Miles Davis’ final Paris show before his 1975 retirement held much potential. The septet had inexplicably shifted into a new gear in Belgrade the week before that carried over into remarkable shows in Bologna and Barcelona, and performing in Paris never failed to elevate Miles’ game, as evidenced by a phenomenal show the previous July. Whether he soaked up too much goodwill pre-show or was simply distracted by the spectacle, there’s something awry in Miles’ playing and demeanor that spins the septet off its axis and careening toward chaos, confusion, and occasional beauty – often a fascinating combo of all three. It’s high drama at the Palais des Sports.
Despite radio and film crews on hand to document the affair, circulating audio and video of the performance remain incomplete – still, that didn’t prevent the film from being archived by the Library of Congress. The essential Milestones YouTube archive has combined all available film clips into a single video*, and while it has the feel of a closed-circuit feed, the audio is superior to the circulating tape. The film captures Miles at his most erratic – cueing a confused-looking septet with overexaggerated gestures and generally sowing chaos with frequent atonal blasts from the Yamaha organ. The performance seems almost rudderless as a result, with the band wrestling a phenomenal set of tunes that occasionally spark brilliance but never entirely transcend.
The set pops off like a rocket with “Turnaroundphrase” tumbling into “Tune in 5” amid howls of feedback and some heavy riffage from Pete Cosey. Miles pulls the frayed groove to a simmer and drops one of his better solos of the night before nudging the septet back into “Turnaroundphrase” – with Cosey and Reggie Lucas struggling to mesh there’s already a sense that the focused intensity the band had built over the past few shows has vanished. “Ife” crawls to life with promise as Dave Liebman and Miles get beautifully spacious in the intro until the organ overwhelms (a theme throughout) and the tune fails to coalesce, then mercifully gives way to the much-needed structure of “Right Off” where clouds part long enough for Lucas, Cosey and Michael Henderson to fall into sync.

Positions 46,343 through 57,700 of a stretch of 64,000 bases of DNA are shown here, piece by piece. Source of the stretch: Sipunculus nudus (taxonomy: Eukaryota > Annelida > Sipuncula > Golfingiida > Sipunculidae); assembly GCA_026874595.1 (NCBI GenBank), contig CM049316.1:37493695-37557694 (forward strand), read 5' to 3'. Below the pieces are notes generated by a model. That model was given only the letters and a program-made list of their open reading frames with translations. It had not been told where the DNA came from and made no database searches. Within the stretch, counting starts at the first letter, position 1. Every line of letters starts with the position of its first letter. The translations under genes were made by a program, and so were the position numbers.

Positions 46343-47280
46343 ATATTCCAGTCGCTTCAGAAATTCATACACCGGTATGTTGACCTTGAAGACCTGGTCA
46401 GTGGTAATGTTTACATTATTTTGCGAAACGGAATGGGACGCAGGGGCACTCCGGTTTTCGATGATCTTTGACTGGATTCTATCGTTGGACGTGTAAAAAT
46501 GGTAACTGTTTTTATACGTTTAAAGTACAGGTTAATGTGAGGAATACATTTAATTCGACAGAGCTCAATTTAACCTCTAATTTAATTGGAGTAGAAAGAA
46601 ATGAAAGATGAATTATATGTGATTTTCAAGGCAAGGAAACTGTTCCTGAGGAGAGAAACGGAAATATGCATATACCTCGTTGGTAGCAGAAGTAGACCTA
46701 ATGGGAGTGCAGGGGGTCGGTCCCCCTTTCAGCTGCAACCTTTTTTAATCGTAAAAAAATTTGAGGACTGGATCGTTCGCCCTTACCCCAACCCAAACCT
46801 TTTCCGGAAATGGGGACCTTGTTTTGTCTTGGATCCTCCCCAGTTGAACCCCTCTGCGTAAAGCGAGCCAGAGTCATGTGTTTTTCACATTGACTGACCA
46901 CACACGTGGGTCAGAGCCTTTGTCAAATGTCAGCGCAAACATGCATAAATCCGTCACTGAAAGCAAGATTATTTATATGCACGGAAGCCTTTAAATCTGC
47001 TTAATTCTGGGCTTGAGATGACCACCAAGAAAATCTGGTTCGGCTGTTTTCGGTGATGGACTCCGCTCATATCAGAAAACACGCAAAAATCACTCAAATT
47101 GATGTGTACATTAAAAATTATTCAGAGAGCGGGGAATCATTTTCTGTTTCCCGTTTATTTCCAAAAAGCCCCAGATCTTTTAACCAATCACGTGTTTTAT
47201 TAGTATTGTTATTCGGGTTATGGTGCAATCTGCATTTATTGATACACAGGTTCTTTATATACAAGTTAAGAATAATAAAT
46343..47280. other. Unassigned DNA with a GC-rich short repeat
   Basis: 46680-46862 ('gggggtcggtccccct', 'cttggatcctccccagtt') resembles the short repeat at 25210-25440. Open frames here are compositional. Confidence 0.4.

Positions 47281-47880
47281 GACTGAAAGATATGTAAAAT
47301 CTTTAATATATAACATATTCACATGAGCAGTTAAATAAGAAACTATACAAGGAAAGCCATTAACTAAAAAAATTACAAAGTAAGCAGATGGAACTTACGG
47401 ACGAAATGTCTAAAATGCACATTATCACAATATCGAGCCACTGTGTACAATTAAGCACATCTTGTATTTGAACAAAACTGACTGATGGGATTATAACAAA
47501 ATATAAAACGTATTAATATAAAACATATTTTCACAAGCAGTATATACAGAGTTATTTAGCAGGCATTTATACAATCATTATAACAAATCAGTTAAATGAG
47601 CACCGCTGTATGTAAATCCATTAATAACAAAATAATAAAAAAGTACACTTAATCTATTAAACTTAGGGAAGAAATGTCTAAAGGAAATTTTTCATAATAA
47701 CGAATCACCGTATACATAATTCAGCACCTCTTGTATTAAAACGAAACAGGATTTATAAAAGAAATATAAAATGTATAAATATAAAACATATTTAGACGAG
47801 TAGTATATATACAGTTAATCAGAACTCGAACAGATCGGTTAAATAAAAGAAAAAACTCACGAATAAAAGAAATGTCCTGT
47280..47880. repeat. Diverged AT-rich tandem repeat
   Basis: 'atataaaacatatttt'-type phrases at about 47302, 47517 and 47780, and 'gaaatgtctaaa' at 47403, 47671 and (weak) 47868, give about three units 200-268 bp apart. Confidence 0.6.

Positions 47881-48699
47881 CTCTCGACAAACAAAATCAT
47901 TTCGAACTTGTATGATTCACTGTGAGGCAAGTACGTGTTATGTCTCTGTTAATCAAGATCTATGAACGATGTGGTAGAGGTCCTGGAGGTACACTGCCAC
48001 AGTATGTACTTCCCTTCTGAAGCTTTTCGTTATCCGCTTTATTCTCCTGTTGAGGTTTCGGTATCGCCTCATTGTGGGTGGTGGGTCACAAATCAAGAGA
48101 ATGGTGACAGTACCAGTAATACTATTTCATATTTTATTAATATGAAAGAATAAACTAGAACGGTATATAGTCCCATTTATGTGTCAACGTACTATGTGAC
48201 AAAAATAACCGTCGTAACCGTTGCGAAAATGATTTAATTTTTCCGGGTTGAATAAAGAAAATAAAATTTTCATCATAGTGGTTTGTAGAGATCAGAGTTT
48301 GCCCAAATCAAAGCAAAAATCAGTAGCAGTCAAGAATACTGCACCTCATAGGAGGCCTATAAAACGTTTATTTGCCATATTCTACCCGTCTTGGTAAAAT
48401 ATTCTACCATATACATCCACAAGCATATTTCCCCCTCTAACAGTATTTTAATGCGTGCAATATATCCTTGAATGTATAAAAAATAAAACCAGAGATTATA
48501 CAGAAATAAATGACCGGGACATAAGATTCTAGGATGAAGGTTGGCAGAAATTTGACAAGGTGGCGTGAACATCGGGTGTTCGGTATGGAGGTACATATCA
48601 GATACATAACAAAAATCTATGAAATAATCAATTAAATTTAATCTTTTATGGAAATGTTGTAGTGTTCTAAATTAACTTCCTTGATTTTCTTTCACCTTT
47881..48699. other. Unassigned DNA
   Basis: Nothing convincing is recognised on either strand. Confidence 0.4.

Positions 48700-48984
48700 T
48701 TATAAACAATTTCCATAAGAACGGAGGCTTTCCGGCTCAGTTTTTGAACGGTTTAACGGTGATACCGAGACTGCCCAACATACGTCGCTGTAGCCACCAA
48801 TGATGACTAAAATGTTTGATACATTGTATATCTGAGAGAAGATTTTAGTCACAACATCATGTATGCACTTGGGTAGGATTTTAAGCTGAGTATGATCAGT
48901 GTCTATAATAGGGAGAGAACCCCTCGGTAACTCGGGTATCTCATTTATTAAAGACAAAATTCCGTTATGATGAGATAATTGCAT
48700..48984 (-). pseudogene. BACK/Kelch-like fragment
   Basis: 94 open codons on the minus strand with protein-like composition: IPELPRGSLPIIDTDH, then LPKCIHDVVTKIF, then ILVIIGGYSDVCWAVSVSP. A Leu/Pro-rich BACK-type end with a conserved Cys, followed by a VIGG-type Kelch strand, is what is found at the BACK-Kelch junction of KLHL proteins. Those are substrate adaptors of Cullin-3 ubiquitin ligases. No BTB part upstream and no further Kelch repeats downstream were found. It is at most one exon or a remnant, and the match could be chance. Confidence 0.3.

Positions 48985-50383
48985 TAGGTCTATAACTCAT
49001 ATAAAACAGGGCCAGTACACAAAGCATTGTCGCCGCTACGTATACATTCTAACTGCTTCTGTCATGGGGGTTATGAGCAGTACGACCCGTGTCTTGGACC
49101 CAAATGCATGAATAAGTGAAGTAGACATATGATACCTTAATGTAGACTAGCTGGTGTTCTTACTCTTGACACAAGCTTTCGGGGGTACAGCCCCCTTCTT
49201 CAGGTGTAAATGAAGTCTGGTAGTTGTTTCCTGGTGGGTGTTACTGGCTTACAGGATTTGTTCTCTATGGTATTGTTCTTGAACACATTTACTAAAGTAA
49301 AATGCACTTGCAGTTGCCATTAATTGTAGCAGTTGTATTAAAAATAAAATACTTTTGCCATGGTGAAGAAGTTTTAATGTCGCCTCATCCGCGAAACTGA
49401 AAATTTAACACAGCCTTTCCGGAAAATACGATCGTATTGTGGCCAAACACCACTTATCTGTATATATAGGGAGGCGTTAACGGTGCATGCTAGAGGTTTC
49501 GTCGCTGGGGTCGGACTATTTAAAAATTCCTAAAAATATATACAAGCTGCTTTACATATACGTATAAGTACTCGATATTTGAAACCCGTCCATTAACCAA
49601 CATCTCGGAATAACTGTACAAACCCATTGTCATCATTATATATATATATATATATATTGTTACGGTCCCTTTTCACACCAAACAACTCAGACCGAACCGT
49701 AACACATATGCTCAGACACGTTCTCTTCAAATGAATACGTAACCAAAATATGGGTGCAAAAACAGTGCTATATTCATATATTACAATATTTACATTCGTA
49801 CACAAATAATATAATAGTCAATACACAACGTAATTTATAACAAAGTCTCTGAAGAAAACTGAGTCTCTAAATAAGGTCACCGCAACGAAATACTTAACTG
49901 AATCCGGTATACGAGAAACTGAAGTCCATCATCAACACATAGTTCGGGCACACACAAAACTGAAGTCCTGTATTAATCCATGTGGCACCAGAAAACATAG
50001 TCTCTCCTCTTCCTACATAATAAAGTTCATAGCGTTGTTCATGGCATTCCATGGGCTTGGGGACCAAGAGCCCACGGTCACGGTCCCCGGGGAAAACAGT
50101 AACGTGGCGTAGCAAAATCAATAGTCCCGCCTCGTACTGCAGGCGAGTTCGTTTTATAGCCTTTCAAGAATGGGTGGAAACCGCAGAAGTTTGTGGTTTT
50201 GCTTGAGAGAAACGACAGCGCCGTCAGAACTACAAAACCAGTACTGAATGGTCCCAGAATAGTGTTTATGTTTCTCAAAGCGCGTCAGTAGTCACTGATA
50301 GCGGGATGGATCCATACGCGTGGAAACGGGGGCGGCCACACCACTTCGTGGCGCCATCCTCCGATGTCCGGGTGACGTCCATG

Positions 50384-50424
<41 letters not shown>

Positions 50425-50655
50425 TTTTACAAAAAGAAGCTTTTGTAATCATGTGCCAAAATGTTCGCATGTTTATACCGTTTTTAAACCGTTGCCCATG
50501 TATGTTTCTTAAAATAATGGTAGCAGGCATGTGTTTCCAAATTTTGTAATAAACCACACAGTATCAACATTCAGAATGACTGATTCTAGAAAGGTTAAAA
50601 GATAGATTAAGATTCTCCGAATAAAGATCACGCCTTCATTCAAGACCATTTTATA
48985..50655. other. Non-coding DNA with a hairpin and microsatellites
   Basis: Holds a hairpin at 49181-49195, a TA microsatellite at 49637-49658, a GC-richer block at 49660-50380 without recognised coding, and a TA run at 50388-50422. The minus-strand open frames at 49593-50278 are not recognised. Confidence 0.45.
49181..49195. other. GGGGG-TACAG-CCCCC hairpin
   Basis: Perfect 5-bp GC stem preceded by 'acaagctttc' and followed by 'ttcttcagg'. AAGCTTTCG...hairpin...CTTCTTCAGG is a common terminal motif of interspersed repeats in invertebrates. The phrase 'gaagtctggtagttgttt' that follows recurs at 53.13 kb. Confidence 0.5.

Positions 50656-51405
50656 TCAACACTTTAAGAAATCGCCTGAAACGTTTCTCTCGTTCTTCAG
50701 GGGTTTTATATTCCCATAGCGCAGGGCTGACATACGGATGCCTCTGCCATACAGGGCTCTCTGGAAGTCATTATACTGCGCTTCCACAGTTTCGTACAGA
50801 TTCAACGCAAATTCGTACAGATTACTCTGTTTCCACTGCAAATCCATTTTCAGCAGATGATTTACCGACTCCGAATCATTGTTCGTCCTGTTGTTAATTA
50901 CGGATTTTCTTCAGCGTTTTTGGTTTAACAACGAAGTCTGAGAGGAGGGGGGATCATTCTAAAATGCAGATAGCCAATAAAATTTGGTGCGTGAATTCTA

The broadcast voiceover breaks the flow and a tape splice robs us of “Funk [Prelude pt. 1]” in its entirety but “For Dave [Mr. Foster]” takes shape around its skeletal bass + drum groove and continues its evolution into a proto “He Loved Him Madly” while Miles solos gently over some haunting ambiance until unleashing hell with his full weight on the keyboard and ribbon controller. A brief side trip into “Tune in 5” gives way to the familiar organ chords of “Calypso Frelimo” with a slow-building, anxiety-inducing intro that might just be the set’s high point. Around 9 minutes in Miles clears the air with an organ blast that leaves Liebman wincing and the rest of the band racing toward the finish line before Mtume calms frayed nerves with an impressive closing solo and some off-mic vocals from voices unknown.
This one’s a wild ride.
*Update: Video has been removed as of 2.14.2022. I will repost if it becomes available.
Miles Davis (trumpet, organ)
Dave Liebman (soprano, tenor, flute)
Pete Cosey (guitar, percussion)
Reggie Lucas (guitar)
Michael Henderson (electric bass)
Al Foster (drums)
Mtume (conga, percussion)